A Republican state lawmaker from Colorado who referred to a colleague as “Buckwheat” during a House session was reprimanded Thursday.
State Rep. Richard Holtorf made the remark Wednesday during debate on economic stimulus legislation that would infuse $10 million into Colorado’s arts and film industries and cultural organizations, and caused immediate uproar in the chamber.
Buckwheat was the name of a stereotypical Black child character in the 1930s “Our Gang” and “Little Rascals” short films. The character was later repeatedly satirized by comedian Eddie Murphy on “Saturday Night Live.”
“I’m getting there. Don’t worry, Buckwheat. I’m getting there,” Holtorf told an unidentified legislator in the chamber while speaking from the podium Wednesday.
“I’m sorry?” Democratic House Speaker pro tempore Adrienne Benevidez interrupted.
“That’s an endearing term, by the way,” Holtorf continued before Benevidez hammered her gavel and called for order as some members began yelling at Holtorf. “Why are you yelling at me?” Holtorf asked before Benevidez called for a recess.
Democratic state Rep. Leslie Herod, who is Black, confronted Holtorf, who is white, at the podium immediately after the remarks.
“This is what I have to deal with Every. Damn. Day,” she tweeted afterwards.
— Leslie Herod (@leslieherod) May 5, 2021
Democratic state Rep. Tom Sullivan, one of the lawmakers yelling at Holtorf from the back of the chamber immediately after the Buckwheat comment, tweeted: “Words matter. (FULL STOP) We MUST NOT accept the use of racist language.”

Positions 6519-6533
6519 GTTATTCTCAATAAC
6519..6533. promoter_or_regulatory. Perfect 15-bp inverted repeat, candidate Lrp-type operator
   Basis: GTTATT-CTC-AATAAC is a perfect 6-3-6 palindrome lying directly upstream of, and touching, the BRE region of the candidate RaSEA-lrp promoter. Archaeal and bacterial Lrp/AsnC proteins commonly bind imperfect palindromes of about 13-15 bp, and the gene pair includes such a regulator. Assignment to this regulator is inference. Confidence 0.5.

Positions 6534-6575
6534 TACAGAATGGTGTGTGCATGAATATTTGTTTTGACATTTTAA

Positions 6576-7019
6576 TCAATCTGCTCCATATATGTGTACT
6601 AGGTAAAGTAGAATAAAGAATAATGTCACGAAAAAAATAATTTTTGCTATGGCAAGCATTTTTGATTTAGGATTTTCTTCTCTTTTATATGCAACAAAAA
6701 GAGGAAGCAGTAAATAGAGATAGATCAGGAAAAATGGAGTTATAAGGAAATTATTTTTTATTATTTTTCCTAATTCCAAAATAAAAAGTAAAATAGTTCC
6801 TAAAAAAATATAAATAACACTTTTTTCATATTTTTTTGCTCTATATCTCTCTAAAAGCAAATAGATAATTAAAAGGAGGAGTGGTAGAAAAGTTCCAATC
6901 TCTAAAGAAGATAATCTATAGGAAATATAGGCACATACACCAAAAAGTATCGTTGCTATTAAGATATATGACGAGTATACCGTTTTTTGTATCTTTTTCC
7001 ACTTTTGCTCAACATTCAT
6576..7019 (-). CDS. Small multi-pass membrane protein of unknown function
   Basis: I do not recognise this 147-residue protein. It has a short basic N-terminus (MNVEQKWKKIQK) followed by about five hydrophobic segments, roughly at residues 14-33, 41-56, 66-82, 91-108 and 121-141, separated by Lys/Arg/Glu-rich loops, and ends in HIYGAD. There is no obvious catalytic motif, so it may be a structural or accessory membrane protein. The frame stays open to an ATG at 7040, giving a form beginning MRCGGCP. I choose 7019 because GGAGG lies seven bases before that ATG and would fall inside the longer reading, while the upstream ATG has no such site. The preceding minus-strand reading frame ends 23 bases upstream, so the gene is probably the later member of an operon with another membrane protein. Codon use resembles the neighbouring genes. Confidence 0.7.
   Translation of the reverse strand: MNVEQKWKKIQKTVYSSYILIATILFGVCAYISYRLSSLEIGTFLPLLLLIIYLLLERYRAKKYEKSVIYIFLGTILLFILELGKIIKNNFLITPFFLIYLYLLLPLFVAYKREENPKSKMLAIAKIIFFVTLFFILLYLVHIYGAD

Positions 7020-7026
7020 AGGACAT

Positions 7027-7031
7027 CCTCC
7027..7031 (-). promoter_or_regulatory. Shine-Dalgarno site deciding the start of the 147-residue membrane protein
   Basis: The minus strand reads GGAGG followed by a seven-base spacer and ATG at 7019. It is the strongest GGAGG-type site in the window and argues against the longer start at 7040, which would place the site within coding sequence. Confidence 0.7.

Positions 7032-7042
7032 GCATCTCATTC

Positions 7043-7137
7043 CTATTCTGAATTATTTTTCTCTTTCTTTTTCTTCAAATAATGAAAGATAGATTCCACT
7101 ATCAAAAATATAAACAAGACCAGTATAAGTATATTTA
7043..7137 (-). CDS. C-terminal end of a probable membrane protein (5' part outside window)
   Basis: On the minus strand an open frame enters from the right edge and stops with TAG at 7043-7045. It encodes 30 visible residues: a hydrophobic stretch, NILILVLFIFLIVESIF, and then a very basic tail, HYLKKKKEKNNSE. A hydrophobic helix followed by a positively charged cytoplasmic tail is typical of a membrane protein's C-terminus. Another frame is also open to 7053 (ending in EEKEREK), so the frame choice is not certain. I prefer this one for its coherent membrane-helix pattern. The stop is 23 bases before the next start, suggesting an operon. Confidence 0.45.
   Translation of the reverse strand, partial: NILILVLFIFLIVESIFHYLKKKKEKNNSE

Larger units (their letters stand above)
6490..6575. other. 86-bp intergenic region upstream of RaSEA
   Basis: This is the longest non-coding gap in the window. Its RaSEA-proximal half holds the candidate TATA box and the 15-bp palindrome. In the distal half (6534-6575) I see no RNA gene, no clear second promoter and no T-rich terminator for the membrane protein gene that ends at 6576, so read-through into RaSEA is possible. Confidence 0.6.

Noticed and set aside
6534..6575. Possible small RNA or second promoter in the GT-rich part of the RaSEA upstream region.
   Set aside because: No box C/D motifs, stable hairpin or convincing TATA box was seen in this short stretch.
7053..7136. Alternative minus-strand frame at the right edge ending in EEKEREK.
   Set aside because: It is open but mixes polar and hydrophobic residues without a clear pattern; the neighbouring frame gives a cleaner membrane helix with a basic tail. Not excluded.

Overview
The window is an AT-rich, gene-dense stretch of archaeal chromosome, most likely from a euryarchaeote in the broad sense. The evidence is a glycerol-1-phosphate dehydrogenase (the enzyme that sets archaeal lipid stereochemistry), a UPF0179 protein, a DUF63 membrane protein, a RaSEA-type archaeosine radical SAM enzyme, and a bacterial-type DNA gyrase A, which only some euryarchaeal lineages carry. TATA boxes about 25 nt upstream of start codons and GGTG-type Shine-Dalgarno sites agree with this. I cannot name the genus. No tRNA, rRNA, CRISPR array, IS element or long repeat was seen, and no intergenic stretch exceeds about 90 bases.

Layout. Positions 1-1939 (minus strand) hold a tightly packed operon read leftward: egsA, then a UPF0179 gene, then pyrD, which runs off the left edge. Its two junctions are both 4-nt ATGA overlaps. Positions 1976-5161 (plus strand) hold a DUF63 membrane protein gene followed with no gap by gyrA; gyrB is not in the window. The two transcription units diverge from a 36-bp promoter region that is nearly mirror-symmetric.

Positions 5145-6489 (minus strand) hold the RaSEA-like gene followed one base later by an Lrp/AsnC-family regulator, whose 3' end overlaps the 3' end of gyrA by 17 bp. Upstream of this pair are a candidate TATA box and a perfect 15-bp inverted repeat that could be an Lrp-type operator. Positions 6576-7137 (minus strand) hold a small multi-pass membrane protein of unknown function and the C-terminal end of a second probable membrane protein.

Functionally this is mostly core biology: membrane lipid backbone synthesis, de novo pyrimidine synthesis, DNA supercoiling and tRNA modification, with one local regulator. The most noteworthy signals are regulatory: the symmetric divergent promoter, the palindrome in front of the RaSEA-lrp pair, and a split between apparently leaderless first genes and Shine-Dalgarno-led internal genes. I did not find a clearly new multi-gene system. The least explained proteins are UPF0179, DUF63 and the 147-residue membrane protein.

Holtorf later returned to the podium and said, “I apologize if I’ve offended anybody in any way. It is not my intent, ladies and gentlemen.”
On Thursday, he went back to the podium to offer “my sincerest apologies.” “I see all of you as my brother and sisters, all created by God and equal. I cherish working with you each and every day,” he said.
State House Speaker Alec Garnett, a Democrat, spoke immediately after Holtorf Thursday to say that the lawmaker had been reprimanded and those he offended had been heard.
He said that “discriminatory remarks, whether intentionally launched or carelessly said, have absolutely no place in this House.”
He told lawmakers that he and Holtorf had spoken about what happened for an hour, and that “I’m thankful you agree to do your part to reset the decorum of this session.”
That decorum was “grossly breached” by the use of a racial slur, Garnett said.
“I’m sorry to say this is not the first time this session, but I’m speaking today to make sure it is the last.”
In an email sent to NBC News on Friday, Holtorf wrote: “I have already made all the comments that are needed in this matter. There is nothing more to comment about this issue.”
In an interview Thursday with Colorado’s FOX-31, Holtorf said he was not addressing a Black colleague when he made the remark while speaking on the House floor Wednesday, and added that he wished he’d chosen a difference word.
“Where I’m from, that particular term is used for a younger person, a tyke, a kid, a youngster. You don’t use it in a way that is racial or discriminatory or insulting,” he said.
Holtorf said the comment had been directed “at a representative who’s Hispanic, like me, that’s a veteran and a good friend of mine. And I absolutely had in no way, no desire to insult anybody in the Black Caucus. Absolutely not. I wish I would’ve chosen a different word.”
Holtorf made headlines earlier this year for insensitive remarks about Sullivan’s son Alex, who was killed in a mass shooting in an Aurora movie theater in 2012.
Sullivan had cited his son’s death in remarks about the importance of the state’s “red flag” gun laws, marking “the 448th Friday since my son Alex was murdered in the Aurora theater massacre.”
Holtorf spoke after Sullivan, and said, “I have suffered loss in my life” before pointing to his years of military service.
“The most important lesson I learned — and I offer this to my fellow colleagues, particularly the one that just spoke — is that you have to let go,” he said.